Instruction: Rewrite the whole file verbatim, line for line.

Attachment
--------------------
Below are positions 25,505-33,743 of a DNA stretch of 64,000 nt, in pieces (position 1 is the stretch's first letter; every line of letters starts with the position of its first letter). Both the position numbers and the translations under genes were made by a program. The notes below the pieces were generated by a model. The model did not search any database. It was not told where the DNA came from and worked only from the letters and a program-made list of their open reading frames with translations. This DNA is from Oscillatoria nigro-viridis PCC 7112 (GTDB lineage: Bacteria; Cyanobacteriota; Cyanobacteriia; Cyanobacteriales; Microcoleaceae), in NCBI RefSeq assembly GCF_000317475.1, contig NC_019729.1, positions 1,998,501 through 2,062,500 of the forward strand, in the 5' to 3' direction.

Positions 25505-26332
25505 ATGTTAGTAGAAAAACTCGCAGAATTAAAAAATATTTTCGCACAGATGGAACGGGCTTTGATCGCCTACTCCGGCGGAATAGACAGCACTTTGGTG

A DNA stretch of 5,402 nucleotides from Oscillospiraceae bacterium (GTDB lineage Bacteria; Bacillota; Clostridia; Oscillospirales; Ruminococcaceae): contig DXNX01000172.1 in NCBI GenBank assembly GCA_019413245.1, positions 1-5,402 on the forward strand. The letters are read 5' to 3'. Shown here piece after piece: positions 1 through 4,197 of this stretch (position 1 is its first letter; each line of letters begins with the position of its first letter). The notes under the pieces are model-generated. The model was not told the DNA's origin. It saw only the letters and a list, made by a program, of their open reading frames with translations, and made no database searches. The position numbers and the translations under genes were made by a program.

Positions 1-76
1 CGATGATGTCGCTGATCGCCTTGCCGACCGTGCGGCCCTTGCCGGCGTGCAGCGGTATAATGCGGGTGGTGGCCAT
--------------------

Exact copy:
Below are positions 25,505-33,743 of a DNA stretch of 64,000 nt, in pieces (position 1 is the stretch's first letter; every line of letters starts with the position of its first letter). Both the position numbers and the translations under genes were made by a program. The notes below the pieces were generated by a model. The model did not search any database. It was not told where the DNA came from and worked only from the letters and a program-made list of their open reading frames with translations. This DNA is from Oscillatoria nigro-viridis PCC 7112 (GTDB lineage: Bacteria; Cyanobacteriota; Cyanobacteriia; Cyanobacteriales; Microcoleaceae), in NCBI RefSeq assembly GCF_000317475.1, contig NC_019729.1, positions 1,998,501 through 2,062,500 of the forward strand, in the 5' to 3' direction.

Positions 25505-26332
25505 ATGTTAGTAGAAAAACTCGCAGAATTAAAAAATATTTTCGCACAGATGGAACGGGCTTTGATCGCCTACTCCGGCGGAATAGACAGCACTTTGGTG

A DNA stretch of 5,402 nucleotides from Oscillospiraceae bacterium (GTDB lineage Bacteria; Bacillota; Clostridia; Oscillospirales; Ruminococcaceae): contig DXNX01000172.1 in NCBI GenBank assembly GCA_019413245.1, positions 1-5,402 on the forward strand. The letters are read 5' to 3'. Shown here piece after piece: positions 1 through 4,197 of this stretch (position 1 is its first letter; each line of letters begins with the position of its first letter). The notes under the pieces are model-generated. The model was not told the DNA's origin. It saw only the letters and a list, made by a program, of their open reading frames with translations, and made no database searches. The position numbers and the translations under genes were made by a program.

Positions 1-76
1 CGATGATGTCGCTGATCGCCTTGCCGACCGTGCGGCCCTTGCCGGCGTGCAGCGGTATAATGCGGGTGGTGGCCAT